Once I actually encountered failures, and more importantly personal setbacks in my life, I realized life is too short to fear failing. My father-in-law passed away from cancer. He was in his mid-fifties and none of us saw it coming. If you have ever lost a loved one, you know that kind of powerlessness and lack of control really puts things in perspective. There are some things we can’t control in this life.
You can do everything right and still fail. Forbes.com released an article in January of this year, stating that 90% of startup businesses fail. Do these failed business owners hang their heads in defeat? Some do, and some get up, brush it off, and become millionaires. Read these 29 success stories of familiar individuals.
3. Strategies for Independent Learning that don’t rely on success
How many strategies for independent learning do you think your students can use when they focus on failure? For whatever reason, we have very strong emotions connected to failure. It’s how we’re designed. This PDF from Indiana University in 2009, addresses the negative effects failure has on individuals psychologically, and more importantly, addresses the result a positive outlook has on failure. Continuing with my educational journey…
My AP US History teacher was tough. Most of my class time was spent listening to lecture, taking notes, typing those notes into my computer at home, and then studying those notes. This all culminated in epic tests that pretty much always had to be graded on a curve. That being said, this teacher gave us the opportunity to do test corrections. I have to admit, once I missed a question on a test, the memory I associated with that failure helped me better recall the correct answer in the future.
The moral of this story? Redefine failure in your classroom. You will not only have to redefine for your students, but parents as well. As you fully know, parents are sometimes harder on their kids than you are. Do what you do best and teach how challenges provide wonderful learning opportunities and you don’t recognize “failure” in your classroom.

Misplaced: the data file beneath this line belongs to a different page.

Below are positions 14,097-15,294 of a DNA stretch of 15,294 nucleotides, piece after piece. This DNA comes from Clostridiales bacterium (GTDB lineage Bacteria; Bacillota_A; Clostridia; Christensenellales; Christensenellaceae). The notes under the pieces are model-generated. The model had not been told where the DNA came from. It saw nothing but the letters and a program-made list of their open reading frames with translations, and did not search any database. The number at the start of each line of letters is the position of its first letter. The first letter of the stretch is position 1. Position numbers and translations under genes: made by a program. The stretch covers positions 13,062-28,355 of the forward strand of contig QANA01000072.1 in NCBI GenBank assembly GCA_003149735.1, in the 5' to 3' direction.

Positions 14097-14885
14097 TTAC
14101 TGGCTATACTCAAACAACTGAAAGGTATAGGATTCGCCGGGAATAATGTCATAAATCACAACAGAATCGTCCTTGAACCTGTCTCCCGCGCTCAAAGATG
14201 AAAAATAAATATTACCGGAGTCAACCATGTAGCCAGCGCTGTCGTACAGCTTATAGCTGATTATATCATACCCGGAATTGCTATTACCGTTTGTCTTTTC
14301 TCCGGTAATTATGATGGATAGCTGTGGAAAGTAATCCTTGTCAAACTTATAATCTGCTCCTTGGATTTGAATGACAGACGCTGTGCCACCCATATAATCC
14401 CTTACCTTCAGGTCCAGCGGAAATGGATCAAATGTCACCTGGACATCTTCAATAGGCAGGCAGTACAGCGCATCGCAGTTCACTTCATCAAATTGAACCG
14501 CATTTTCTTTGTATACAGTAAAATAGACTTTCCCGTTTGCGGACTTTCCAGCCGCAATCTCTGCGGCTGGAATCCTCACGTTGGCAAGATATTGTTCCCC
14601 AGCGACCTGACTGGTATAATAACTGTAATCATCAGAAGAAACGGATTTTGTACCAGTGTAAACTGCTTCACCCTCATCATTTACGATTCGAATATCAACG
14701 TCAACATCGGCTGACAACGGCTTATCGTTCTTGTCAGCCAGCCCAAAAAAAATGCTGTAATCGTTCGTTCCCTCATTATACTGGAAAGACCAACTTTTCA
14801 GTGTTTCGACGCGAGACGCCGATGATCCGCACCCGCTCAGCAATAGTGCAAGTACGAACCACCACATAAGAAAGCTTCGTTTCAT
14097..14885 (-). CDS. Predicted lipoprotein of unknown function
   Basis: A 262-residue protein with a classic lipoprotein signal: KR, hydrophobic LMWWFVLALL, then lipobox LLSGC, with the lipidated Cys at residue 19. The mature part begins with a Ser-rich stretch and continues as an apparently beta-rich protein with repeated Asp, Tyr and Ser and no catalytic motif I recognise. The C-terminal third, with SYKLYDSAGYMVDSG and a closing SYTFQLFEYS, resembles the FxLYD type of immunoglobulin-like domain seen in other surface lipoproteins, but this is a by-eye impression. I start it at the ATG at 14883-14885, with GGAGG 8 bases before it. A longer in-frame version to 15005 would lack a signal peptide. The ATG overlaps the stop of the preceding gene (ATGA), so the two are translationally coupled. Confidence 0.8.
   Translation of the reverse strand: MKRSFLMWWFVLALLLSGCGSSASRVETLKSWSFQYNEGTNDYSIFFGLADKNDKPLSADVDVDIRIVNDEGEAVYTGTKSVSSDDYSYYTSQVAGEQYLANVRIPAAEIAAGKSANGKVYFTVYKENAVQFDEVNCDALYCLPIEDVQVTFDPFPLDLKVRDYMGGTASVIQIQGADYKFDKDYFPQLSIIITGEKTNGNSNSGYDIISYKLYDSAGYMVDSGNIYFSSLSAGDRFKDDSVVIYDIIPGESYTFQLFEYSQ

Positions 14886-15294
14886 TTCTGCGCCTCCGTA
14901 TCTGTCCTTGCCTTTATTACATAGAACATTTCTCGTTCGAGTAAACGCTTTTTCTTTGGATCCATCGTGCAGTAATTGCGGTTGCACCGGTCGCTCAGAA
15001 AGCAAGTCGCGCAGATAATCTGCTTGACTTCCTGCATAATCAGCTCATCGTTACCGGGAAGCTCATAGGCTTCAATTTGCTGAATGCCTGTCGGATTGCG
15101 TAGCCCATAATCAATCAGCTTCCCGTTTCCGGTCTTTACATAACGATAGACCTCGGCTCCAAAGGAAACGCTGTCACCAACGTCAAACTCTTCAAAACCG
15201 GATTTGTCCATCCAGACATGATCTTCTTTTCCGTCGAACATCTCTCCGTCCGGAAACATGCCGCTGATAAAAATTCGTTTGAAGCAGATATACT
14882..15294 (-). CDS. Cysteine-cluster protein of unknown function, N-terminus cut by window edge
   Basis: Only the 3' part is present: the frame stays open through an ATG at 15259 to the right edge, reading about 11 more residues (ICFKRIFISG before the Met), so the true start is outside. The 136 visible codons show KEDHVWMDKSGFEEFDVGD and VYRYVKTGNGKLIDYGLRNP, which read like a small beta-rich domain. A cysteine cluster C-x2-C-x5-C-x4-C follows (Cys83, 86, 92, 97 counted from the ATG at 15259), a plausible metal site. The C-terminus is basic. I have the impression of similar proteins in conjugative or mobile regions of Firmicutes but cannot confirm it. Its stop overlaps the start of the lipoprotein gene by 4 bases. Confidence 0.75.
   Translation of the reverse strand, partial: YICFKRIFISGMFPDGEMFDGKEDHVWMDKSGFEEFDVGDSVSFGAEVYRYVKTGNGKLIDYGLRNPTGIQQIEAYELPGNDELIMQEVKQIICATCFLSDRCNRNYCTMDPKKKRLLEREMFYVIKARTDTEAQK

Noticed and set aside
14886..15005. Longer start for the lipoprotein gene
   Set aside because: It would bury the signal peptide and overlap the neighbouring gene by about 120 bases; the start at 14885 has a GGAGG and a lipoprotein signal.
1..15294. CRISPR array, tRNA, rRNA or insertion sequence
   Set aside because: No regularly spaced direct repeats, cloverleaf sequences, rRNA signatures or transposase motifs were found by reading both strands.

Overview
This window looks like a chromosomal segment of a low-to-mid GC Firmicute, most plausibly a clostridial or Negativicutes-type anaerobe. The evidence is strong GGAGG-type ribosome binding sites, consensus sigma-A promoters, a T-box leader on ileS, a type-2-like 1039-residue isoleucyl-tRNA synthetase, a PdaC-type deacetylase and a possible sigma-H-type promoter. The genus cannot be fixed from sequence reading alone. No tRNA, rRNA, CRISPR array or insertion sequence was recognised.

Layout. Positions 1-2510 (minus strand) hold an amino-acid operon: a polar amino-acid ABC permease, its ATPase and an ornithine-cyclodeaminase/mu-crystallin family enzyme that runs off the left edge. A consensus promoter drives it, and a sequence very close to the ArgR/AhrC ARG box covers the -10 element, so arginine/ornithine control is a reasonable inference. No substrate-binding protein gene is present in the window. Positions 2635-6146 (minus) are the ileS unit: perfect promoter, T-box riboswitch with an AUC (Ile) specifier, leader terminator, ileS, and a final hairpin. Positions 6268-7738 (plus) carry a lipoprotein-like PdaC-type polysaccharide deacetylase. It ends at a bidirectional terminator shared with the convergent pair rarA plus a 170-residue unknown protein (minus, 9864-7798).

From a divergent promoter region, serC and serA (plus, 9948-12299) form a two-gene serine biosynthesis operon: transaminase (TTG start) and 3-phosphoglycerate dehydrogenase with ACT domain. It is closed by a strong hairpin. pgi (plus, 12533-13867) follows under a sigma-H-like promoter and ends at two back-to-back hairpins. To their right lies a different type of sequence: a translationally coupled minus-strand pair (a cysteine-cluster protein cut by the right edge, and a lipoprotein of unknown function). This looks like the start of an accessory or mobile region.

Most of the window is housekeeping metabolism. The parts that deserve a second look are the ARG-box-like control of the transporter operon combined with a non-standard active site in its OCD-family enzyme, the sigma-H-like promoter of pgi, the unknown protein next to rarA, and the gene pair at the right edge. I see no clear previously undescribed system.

Here’s how to use growth mindset for setting classroom goals
Setting classroom goals according to activities for growth mindset will make all the difference for your students. I encourage you to try something totally outrageous and please, please share your findings: The next time a few of your students fail a test, encourage a brave volunteer to stand up and share his or her “F.”(or otherwise “failing” number grade) Rather than feeling shame, encourage your student to celebrate.
Explain that you are celebrating this “F” because it means your student has an opportunity to learn and grow. Use this time to remind students that being incorrect is a part of life and it’s what we do with it that’s important.
Redefining or even eliminating the idea of failure gives the learning process to your students. You show them how to take ownership of their grades and you give them control over how to feel about them. They don’t have to be ashamed. They have the power to change their outlooks and their results. I think you will be pleasantly surprised by the outcome.
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Have a great week!